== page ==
There are any number of ways Steve Jobs could have made an appearance at Apple's developer's conference today. He didn't. Yet the company still built heavy buzz for what could have very easily turned out as a lackluster product refresh.

Speculation had been thick that Jobs would put in a cameo at the conference. Late last week, the Wall Street Journal reported the CEO would likely return to Apple at the end of June, as planned, and might drop by today's event.

Instead, Jobs left senior VP Phil Schiller to handle his second major Apple event without the CEO.

Even barring a brief on-stage appearance, Jobs, at the tail end of his medical leave, had other options. He'd have been great for demonstrating the video camera on the new iPhone, for example, via a recorded greeting for the conference keynote audience.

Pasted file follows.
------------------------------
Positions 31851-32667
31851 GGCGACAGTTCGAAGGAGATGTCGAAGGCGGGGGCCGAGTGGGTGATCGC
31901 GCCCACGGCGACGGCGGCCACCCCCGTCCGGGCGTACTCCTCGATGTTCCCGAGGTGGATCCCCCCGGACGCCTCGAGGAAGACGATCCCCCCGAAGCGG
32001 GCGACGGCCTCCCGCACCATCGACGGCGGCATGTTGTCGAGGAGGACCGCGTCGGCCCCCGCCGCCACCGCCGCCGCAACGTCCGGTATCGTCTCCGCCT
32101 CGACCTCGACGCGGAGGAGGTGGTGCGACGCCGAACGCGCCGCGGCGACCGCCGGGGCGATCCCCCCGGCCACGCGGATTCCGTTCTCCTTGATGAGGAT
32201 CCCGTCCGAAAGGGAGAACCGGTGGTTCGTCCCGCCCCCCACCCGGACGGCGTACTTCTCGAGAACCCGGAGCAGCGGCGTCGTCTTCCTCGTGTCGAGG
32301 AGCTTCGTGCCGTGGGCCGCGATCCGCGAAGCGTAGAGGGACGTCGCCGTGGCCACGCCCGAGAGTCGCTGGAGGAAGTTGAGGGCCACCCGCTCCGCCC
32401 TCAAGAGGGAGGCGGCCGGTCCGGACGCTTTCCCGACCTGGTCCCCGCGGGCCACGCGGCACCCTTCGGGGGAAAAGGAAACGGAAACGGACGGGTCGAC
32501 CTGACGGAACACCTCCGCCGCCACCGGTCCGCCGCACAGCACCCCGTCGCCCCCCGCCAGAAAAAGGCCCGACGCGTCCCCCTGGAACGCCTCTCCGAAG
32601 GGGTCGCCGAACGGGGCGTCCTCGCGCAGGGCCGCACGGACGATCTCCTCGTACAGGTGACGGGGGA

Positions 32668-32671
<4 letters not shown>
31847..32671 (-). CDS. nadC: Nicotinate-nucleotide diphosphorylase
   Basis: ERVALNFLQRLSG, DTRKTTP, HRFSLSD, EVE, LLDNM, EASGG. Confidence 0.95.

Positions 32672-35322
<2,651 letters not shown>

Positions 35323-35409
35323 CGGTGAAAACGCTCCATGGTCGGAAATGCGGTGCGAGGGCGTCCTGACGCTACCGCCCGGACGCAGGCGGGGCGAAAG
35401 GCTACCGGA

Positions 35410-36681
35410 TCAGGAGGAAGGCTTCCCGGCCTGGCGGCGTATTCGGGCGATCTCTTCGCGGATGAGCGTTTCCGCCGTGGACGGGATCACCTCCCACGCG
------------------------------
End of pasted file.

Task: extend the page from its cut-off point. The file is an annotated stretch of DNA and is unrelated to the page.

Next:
But if this is Apple without Jobs, it doesn't look so terrible. Early indications are that the company's new products will receive the customary lavish attention in the mainstream press, even though anyone who's got the old model will have to fork over at least $500 for the upgrade (read the fineprint) and the best new software features are still useless for American customers. Just like Apple's stock, the company's products can still muster cultlike interest, even in the cult leader's absence.